Cervical myelopathy describes spinal cord damage in the neck. This trauma can be inflicted by trauma, disease, surgery or degenerative factors and might produce lasting functional deficits throughout the body. Of all the possible diagnoses used to explain neck symptoms, myelopathy is certainly one of the worst for any patient to receive. Myelopathy concerns should always be managed by a specialist in spinal neurology. These doctors are uniquely qualified to diagnose and treat disorders of the central nervous system. If a patient or their physician suspects that they might have something wrong with their spinal cord or nerves, seeking care from a spinal neurologist is the next logical step.
This detailed essay explores the existence of myelopathy conditions in the cervical spinal region. We will list the possible causes of myelopathy, the symptoms it might produce and the treatment options that are generally available for the most common patient case profiles.
Causes of Cervical Myelopathy
Spinal cord damage can be directly caused or contributed to by a number of common factors. Below are listed the most common explanations for cervical spinal myelopathy:
Spinal trauma can damage the cord through crushing, penetrating, lacerating, compression and other types of injuries. Some of the major causes of spinal trauma include motor vehicle collisions, falls, sports injuries, extreme whiplash events, gunshots, acts of violence and any type of circumstance that damages the spinal cord or nerves.
Spinal surgery is a very common cause of cervical spinal myelopathy. Surgical techniques can damage the cord directly or set the stage for cord trauma to occur due to many possible scenarios, such as failure of spondylodesis, spinal implant failure or the generation of scar tissue of ligamentous ossification due to surgical complications.
Certain diseases promote myelopathy in the spine. Diseases might soften the spinal cord, cause it to bleed and cause disruption in its ability to function normally. Other diseases might attack the surrounding structures of the spine, causing compression syndromes on the cord. This latter origin is best illustrated by ankylosing spondylitis and rheumatoid arthritis that are focused in the neck region.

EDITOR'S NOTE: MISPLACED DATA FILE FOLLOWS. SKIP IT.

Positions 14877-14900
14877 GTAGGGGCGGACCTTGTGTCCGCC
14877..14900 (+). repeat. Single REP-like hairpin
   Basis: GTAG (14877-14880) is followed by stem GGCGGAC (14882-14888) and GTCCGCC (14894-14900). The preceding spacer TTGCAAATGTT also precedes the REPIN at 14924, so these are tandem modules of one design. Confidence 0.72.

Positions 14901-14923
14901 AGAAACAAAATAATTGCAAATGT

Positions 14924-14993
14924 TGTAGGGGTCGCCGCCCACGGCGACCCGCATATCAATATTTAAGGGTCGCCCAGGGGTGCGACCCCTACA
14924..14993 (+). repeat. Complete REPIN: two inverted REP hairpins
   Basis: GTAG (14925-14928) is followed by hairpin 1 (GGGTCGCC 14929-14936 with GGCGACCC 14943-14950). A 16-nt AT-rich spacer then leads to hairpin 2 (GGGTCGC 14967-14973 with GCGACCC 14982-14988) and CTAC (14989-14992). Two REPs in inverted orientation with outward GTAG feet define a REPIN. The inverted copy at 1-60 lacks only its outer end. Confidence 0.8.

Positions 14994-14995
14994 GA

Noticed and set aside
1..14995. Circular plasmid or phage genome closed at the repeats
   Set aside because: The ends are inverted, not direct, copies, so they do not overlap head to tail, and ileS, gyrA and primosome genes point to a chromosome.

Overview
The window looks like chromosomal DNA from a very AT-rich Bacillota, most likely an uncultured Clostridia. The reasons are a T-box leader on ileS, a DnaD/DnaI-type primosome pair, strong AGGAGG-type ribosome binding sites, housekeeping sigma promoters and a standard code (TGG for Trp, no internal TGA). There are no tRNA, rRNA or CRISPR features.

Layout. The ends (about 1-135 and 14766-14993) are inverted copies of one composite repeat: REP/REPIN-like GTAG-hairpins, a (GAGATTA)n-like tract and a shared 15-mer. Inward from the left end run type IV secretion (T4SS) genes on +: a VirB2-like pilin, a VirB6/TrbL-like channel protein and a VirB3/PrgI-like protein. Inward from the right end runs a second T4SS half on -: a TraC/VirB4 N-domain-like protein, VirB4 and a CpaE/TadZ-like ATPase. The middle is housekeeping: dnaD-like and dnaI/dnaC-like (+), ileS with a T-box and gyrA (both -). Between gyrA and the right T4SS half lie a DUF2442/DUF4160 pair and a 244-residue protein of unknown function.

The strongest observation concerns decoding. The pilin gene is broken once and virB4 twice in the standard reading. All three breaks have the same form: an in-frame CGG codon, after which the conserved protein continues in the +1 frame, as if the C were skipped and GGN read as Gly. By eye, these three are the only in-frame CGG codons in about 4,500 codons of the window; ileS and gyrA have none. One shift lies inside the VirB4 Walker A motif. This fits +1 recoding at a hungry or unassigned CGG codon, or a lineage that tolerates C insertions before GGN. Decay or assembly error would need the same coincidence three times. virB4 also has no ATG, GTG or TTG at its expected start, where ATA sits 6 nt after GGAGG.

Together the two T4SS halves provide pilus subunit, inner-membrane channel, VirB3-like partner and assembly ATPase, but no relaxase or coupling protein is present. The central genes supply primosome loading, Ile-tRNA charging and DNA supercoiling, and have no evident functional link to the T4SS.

Normal spinal aging can rarely create deterioration that might lead to the potential for cervical spinal cord injury if left untreated. For example, the worst cases of central spinal stenosis can compress the cervical cord, potentially resulting in permanent neurological deficits in some patients.
Spinal syrinx formation or severe hydromyelia conditions can both create myelopathy problems if the fluid or cyst grows within the spinal cord to a damaging degree.
Symptoms of Cervical Myelopathy
Spinal cord injury does not have any universal symptoms. Furthermore, the symptoms expressed might change in a given patient or might remain static and predictable. This is because the location and progression of injury states within the spinal cord determine the effects and therefore, each patient will demonstrate highly case-specific examples of myelopathy. Below are detailed some of the potential expressions of cervical myelopathy: